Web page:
By Bassem Mroue, Associated Press
The International Monetary Fund projected Tuesday that Lebanon’s economy will shrink 12% in 2020 amid the country’s worst economic and financial crisis in decades.
The announcement came as the local currency hit its highest pound-to-dollar exchange rate ever on the parallel market.
Lebanon has suffered in recent years from a lack of economic growth, high unemployment and a drop in hard currency inflows from abroad. But the financial crisis erupted after nationwide protests over widespread corruption and decades of mismanagement by the ruling political class engulfed the country in October.
A lockdown aimed at curbing the coronavirus pandemic has worsened Lebanon’s economic and financial conditions. Many businesses have been closed for the past month to limit the spread of the virus that has infected more than 640 people and killed 20 in the tiny Mediterranean country.
The IMF said in its forecast Tuesday that because of the pandemic the world economy in 2020 will suffer its worst year since the Great Depression of the 1930s. The IMF said it expects the global economy to shrink 3% this year.
The IMF projected Lebanon’s crumbling economy will shrink 12% in 2020 compared to a 6.5% contraction the year before.
Last month, Lebanon defaulted for the first time ever on a payment on its massive debt amid ongoing popular unrest. Lebanon’s debt reached $90 billion or 170% of GDP, making it one of the highest in the world.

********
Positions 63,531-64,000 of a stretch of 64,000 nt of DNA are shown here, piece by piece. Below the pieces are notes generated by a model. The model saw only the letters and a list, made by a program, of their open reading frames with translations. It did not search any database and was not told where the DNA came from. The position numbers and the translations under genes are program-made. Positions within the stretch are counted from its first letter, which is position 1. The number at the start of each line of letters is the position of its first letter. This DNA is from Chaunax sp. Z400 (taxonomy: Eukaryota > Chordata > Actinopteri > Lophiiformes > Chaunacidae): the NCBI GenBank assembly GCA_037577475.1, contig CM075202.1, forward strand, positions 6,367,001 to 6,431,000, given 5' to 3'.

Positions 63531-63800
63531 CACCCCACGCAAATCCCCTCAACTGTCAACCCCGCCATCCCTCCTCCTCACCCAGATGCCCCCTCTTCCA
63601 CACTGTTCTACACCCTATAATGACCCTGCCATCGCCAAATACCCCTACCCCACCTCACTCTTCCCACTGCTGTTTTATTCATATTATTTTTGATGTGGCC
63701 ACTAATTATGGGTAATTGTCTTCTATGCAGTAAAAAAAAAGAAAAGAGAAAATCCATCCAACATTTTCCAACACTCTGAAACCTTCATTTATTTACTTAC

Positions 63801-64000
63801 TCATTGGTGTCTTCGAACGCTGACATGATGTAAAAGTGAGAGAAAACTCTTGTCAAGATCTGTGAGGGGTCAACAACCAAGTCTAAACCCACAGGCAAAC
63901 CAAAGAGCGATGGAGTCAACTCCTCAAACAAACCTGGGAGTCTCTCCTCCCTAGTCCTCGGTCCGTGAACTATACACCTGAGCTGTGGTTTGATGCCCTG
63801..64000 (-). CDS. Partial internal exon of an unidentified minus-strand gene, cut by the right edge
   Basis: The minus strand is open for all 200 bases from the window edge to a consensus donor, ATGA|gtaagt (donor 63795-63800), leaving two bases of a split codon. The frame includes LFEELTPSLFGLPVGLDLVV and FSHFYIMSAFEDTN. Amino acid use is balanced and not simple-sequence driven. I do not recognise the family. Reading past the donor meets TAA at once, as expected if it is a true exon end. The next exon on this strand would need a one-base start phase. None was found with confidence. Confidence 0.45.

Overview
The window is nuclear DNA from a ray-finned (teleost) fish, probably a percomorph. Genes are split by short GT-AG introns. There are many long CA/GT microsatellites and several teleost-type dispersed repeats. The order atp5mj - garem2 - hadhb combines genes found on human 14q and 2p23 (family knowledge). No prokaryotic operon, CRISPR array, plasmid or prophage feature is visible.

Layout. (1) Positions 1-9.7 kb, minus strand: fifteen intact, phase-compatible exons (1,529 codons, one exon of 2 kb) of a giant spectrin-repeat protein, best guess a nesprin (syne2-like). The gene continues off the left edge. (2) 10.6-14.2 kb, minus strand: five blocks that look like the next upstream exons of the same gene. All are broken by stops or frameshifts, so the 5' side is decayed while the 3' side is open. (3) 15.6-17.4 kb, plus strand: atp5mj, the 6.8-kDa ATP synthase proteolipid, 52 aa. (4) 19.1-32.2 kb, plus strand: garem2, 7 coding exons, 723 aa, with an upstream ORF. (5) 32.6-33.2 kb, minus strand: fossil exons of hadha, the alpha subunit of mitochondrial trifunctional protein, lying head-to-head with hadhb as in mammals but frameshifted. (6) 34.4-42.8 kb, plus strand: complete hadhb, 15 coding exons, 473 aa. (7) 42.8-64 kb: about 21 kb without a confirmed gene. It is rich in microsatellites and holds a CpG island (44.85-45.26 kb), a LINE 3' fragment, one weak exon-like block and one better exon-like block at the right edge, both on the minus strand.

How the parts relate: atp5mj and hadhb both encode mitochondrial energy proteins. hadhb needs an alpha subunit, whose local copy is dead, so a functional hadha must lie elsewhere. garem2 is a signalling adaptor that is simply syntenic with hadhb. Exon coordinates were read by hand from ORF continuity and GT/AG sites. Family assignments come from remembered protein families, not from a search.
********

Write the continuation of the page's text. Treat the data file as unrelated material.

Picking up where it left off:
On Tuesday, exchange shops were selling $1 U.S. dollar for 3,000 pounds, the highest level the local currency has ever reached on the parallel market. The official price remains 1,507 pounds to the dollar.
The rise comes amid a shortage of hard currency in the market and as banks continue already months-old capital control measures limiting withdrawals in foreign currencies.
The IMF report comes a week after a draft government plan leaked by officials on how to deal with the severe economic and financial crisis included restructuring the country’s massive debt and reforming local banks and the central bank.
The leaked draft plan reportedly includes a reference to imposing fees on banks’ “large depositors” — people who deposit between $100,000 and $1 million or more — to pay part of the state’s debt. That led to an outcry from religious and political leaders who warned that those depositors should not have to pay the price for years of widespread corruption and mismanagement.
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